It is not something that we do. It is something that happens to us. In Ezekiel 36:26-27, the Lord promises that there will be a time when he will replace our heart of stone and replace it with a heart of flesh.  We cannot replace our heart. Only God can do that! In John 1:13 we read that the children of God were born of God and not by human effort or desire. God caused us to be born again (1 Peter 1:3).

It is something that happens only once. Physically we are only born once. It is the same spiritually. We can't "get born again" over and over again.

It results in the spiritually dead person becoming alive. This does not mean that a person becomes "spiritual" in the sense of being open to the spiritual influences because even the spiritually dead can relate to the demonic. It means that the person who was dead to God is made alive and has a  relationship with God through Christ. But it is not simply our spiritual selves that become new, for 2 Corinthians 5:17 tells us that we are new creations.

How does it happen?

This is a mystery and even if we could solve it, we would be unable to replicate it like a scientist in the laboratory. Regeneration is something that God does. It appears the Holy Spirit is particularly involved (John 3:8) in causing it, although we can also say that the Father is also involved (James 1:17-18), and it all is possible because of Christ (Eph 2:5). So it is a work of God.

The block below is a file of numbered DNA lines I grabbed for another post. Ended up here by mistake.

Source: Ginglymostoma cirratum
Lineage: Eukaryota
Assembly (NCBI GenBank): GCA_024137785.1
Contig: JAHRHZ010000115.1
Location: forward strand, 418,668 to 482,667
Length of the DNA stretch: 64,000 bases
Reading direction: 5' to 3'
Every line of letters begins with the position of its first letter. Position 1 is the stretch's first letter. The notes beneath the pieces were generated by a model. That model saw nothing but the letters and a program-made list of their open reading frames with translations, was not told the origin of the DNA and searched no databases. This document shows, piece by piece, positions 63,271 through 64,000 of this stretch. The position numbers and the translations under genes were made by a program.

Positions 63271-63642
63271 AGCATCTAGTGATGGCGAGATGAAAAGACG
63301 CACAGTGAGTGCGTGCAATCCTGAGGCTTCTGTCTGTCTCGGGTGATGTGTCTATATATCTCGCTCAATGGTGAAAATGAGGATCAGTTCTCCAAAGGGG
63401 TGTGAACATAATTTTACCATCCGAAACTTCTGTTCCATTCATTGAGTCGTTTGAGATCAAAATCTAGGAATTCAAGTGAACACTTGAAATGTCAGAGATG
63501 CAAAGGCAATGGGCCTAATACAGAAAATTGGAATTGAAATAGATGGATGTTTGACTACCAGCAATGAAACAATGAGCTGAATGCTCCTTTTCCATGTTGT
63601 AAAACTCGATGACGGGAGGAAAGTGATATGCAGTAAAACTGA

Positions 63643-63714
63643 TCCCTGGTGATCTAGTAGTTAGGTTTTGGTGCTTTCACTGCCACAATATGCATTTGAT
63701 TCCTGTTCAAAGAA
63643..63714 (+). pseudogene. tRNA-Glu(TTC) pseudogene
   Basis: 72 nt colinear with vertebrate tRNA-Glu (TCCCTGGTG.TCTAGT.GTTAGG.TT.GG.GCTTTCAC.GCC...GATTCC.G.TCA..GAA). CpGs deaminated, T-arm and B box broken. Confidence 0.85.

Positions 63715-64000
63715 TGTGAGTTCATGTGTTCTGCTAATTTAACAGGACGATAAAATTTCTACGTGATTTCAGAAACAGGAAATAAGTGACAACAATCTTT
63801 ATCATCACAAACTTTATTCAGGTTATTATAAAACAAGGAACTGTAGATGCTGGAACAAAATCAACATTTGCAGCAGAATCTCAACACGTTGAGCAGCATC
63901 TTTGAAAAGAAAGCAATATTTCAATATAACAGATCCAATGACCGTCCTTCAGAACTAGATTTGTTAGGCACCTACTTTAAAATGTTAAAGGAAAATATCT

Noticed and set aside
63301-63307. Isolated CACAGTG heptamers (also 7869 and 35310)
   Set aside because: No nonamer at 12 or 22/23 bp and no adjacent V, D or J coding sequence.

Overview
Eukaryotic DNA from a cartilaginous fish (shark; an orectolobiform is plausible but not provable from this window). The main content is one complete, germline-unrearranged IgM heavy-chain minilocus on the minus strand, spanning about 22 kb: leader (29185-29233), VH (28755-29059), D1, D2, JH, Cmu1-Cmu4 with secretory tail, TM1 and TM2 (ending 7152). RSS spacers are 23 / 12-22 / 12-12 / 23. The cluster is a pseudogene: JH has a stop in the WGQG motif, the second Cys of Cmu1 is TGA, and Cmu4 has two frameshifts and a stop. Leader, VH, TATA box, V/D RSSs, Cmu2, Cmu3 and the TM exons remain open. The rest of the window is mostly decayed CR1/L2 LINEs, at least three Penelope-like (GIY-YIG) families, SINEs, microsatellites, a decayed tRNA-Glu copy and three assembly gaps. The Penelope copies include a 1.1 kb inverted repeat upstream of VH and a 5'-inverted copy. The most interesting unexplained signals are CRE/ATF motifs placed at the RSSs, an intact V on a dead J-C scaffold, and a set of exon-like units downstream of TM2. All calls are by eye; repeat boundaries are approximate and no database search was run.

It is clear that God uses the word of the gospel to bring about regeneration. 1 Peter 1:23-25 tells us that we were born anew "through the living and abiding word of God." James tells us that God gave us new birth through "the word of truth" (James 1:18). This is one crucial reason why simply "living the faith" is not enough to see people come to faith. They need to hear the gospel message because God uses the Word in the process of regeneration.

Consider a couple of examples: